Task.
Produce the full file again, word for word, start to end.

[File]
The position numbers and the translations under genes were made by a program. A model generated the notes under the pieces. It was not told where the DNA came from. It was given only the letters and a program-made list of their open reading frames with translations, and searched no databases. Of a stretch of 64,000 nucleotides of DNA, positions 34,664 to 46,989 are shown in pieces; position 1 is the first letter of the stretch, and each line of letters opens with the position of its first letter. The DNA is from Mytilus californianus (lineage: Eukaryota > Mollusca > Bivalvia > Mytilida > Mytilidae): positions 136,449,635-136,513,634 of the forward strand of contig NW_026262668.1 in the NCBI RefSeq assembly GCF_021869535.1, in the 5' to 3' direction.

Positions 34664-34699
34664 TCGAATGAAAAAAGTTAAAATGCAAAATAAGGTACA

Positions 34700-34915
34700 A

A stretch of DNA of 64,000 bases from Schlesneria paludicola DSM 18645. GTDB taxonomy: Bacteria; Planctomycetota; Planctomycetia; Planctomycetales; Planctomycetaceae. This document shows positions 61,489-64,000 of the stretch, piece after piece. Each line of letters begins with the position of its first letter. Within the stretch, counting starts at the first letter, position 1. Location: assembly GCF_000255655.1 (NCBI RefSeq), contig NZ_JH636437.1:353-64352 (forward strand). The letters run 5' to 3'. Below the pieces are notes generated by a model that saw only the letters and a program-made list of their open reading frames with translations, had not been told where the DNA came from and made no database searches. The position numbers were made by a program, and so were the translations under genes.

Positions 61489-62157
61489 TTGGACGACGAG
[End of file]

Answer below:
The position numbers and the translations under genes were made by a program. A model generated the notes under the pieces. It was not told where the DNA came from. It was given only the letters and a program-made list of their open reading frames with translations, and searched no databases. Of a stretch of 64,000 nucleotides of DNA, positions 34,664 to 46,989 are shown in pieces; position 1 is the first letter of the stretch, and each line of letters opens with the position of its first letter. The DNA is from Mytilus californianus (lineage: Eukaryota > Mollusca > Bivalvia > Mytilida > Mytilidae): positions 136,449,635-136,513,634 of the forward strand of contig NW_026262668.1 in the NCBI RefSeq assembly GCF_021869535.1, in the 5' to 3' direction.

Positions 34664-34699
34664 TCGAATGAAAAAAGTTAAAATGCAAAATAAGGTACA

Positions 34700-34915
34700 A

A stretch of DNA of 64,000 bases from Schlesneria paludicola DSM 18645. GTDB taxonomy: Bacteria; Planctomycetota; Planctomycetia; Planctomycetales; Planctomycetaceae. This document shows positions 61,489-64,000 of the stretch, piece after piece. Each line of letters begins with the position of its first letter. Within the stretch, counting starts at the first letter, position 1. Location: assembly GCF_000255655.1 (NCBI RefSeq), contig NZ_JH636437.1:353-64352 (forward strand). The letters run 5' to 3'. Below the pieces are notes generated by a model that saw only the letters and a program-made list of their open reading frames with translations, had not been told where the DNA came from and made no database searches. The position numbers were made by a program, and so were the translations under genes.

Positions 61489-62157
61489 TTGGACGACGAG